Any organization that runs projects eventually reaches a point where Project Portfolio Management (PPM) implementation becomes necessary or even indispensable. As project activity grows more complex, it becomes more pressing to:
- prioritize demand and resources
- identify conflicts between activities
- define work and resource plans with increased accuracy
Implementing PPM helps improve visibility over project and portfolio activities and provides insight into their strategic alignment.
However, the implementation of a PPM system is not as easy as it may seem. This involves introducing organizational changes that will impact the process, structure, and culture of the enterprise.
Purpose and Objectives of Implementing PPM
The Project Management Institute defines PPM as centralized management of one or more portfolios that enable executive management to meet organizational goals and objectives through efficient decision making on portfolios, projects, programs and operations.”
The need for a structured PPM approach usually arises when the organization starts struggling to meet ever-increasing project demand with its limited capacity and budget.
What then happens is, various departments and stakeholders insist that such and such project needs to be launched urgently. Under pressure, project management leaders then typically try to bite off more than they can chew. Then, due to a lack of sufficient resources, they end up with a backlog of projects. This often results in significant delays and overruns in strategic projects and eventually impairs the organization’s ability to service customers and fulfill its mission.
And this is where businesses implement proper PPM capabilities with a view of stabilizing project management and achieving more predictable outputs. PPM helps:
- strengthen the bond between the firm’s strategic objectives and the realization of benefits through projects
- prioritize work more effectively and more efficiently
- optimize the use of the organization’s resource pool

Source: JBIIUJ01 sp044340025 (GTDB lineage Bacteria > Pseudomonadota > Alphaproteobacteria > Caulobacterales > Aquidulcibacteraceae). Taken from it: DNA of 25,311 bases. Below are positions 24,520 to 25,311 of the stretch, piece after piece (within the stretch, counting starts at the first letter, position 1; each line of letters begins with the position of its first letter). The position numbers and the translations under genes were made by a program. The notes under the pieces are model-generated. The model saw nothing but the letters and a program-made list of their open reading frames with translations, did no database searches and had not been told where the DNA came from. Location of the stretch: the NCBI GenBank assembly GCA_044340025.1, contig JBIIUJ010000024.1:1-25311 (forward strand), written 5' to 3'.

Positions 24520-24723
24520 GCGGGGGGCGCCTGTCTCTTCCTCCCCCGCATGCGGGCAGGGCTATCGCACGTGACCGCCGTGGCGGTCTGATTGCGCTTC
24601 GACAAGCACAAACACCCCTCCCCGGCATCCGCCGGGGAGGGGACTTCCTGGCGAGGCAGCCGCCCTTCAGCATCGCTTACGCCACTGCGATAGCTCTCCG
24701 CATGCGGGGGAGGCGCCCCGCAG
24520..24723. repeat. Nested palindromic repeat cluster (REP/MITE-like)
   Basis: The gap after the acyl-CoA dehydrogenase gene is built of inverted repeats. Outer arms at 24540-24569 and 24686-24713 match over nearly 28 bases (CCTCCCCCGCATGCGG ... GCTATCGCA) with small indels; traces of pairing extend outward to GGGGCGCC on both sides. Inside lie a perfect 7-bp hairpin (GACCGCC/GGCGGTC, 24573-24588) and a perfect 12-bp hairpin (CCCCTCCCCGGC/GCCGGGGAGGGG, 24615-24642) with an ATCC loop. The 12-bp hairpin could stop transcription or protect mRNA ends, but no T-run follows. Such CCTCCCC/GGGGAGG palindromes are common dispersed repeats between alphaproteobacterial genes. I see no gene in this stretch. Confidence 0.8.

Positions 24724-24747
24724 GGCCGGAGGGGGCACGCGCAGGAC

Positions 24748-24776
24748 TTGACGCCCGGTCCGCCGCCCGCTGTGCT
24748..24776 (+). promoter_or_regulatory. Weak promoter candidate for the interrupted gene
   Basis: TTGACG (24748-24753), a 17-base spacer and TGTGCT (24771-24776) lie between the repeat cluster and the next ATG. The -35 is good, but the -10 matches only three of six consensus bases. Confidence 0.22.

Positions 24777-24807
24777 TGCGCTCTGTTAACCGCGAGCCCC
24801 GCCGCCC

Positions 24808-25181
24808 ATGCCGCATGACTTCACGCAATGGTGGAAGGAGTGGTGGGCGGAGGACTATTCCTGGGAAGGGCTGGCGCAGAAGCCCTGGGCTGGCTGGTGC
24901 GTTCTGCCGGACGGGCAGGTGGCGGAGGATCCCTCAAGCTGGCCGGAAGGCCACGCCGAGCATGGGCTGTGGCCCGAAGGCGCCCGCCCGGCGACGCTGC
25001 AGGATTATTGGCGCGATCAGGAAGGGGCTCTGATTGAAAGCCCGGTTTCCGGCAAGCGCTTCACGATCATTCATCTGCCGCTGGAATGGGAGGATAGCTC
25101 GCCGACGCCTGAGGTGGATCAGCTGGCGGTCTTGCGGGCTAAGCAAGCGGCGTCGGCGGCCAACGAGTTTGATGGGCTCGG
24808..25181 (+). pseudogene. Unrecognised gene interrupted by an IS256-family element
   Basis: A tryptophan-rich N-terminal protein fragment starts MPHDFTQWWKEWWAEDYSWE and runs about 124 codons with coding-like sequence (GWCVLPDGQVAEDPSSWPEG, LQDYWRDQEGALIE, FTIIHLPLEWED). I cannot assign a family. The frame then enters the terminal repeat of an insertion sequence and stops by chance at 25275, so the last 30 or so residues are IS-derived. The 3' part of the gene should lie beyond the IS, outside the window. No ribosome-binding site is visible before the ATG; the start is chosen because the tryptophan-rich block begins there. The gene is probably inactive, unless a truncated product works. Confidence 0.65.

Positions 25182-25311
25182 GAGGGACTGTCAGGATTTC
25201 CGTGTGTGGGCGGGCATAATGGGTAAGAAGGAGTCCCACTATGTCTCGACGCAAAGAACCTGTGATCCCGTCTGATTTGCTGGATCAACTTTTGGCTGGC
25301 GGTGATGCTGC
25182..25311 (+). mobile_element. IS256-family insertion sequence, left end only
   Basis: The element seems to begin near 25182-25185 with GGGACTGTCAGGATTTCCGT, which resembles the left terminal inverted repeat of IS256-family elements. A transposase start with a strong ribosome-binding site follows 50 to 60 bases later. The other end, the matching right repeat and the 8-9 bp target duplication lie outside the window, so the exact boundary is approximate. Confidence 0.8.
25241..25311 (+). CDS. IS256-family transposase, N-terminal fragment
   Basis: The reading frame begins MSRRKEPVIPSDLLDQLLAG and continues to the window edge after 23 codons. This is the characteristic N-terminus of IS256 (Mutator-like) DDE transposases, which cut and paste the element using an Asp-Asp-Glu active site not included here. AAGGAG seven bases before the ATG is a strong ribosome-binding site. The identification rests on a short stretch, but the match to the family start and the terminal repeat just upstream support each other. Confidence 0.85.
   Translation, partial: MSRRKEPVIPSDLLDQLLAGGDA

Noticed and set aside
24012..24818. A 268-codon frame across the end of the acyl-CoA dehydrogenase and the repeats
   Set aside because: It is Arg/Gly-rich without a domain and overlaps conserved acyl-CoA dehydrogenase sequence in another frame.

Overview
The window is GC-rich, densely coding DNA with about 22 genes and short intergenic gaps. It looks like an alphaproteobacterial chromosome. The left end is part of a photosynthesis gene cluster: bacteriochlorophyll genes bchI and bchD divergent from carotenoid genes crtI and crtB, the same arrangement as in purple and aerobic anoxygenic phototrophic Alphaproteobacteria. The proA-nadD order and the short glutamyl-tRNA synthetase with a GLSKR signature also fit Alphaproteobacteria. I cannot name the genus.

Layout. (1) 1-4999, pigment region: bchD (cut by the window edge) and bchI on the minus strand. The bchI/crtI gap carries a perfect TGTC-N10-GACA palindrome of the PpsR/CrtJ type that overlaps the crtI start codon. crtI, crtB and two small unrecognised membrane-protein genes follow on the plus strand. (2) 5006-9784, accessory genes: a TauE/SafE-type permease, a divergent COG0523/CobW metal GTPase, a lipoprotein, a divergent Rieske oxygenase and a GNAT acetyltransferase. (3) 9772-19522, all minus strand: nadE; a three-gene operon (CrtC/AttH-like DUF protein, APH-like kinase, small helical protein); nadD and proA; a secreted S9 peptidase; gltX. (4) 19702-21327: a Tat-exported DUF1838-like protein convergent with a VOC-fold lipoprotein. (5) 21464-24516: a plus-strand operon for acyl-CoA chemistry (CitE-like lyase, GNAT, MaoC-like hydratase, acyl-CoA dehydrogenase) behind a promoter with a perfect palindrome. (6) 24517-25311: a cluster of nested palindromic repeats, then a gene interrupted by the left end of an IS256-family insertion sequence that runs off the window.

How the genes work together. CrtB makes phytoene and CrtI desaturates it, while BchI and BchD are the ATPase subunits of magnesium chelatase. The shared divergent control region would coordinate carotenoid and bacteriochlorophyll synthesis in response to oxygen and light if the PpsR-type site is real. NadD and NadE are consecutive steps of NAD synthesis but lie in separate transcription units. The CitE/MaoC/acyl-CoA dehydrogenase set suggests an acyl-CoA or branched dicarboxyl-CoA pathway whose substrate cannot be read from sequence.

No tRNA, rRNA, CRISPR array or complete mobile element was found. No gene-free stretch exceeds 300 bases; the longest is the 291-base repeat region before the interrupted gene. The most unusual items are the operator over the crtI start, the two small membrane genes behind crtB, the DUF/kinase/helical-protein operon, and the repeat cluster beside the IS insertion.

Analyzing the Current State of Your PPM Practices
The first step to PPM implementation is running an analysis of current project and portfolio management practices, systems, and tools. This will help you understand the requirements.
Take an objective snapshot of the way things are and work, to determine what needs to be tweaked or overhauled. Then you should drill down into the details in order to tie problem symptoms to their probable root causes. This is the best way to identify effective solutions.
Many of the companies that set about to implement PPM in order to address insufficient work prioritization and competition for limited resources have the following problems:
- Without a formal governance framework or system, no one is responsible for overseeing the end-to-end life cycle of cross-functional projects.
- Different functions and groups use different tools and processes to record, analyze, and track project requests. Those disconnected processes are not always clearly defined, either.
- Project resources and funding may be tracked and managed at the level of a domain, without company-wide supervision. Schedule clashes and conflicts are frequent.
- Data collection is inconsistent and haphazard, leading to missing, inaccurate, redundant or outdated information.
- Because of a lack of communication across functions, different teams commit to delivering projects without confirming that capacity allows it.
This round-up covers some of the key issues that companies may try to solve with the implementation of PPM. However, every organization is faced with unique challenges and requirements. Regardless of what they are, the pain points should be mapped out and analyzed to successfully implement PPM. Drawing a clear picture of the challenges and performance gaps that to be addressed is key to establishing a PPM process and system that will actually make an impact and drive measurable improvement.
Defining Scope and Objectives Prior to PPM Process Implementation
Following the analysis of your current position, you should have a good idea of where you want to get. For each of the areas showing room for improvement, use a competitive benchmark to quantify performance gaps. You should also try to assess to what extent your new PPM process can make things better. It is important to set realistic expectations. There’s only so much that PPM can do: it is not a cure-all for all business issues. For example, even the best of PPM systems won’t do much to solve problems due to an ill-fitted strategic positioning. You need to make sure that you understand what you can really achieve with your PPM initiative. Otherwise, making overpromising claims and pursuing unattainable targets will harm the value — both actual and perceived — of your endeavor.
Once you have a good idea of what you’re trying to reach, find the path that’ll take you there. In other words:
- Determine what should be the scope and extent of the methodology you are trying to develop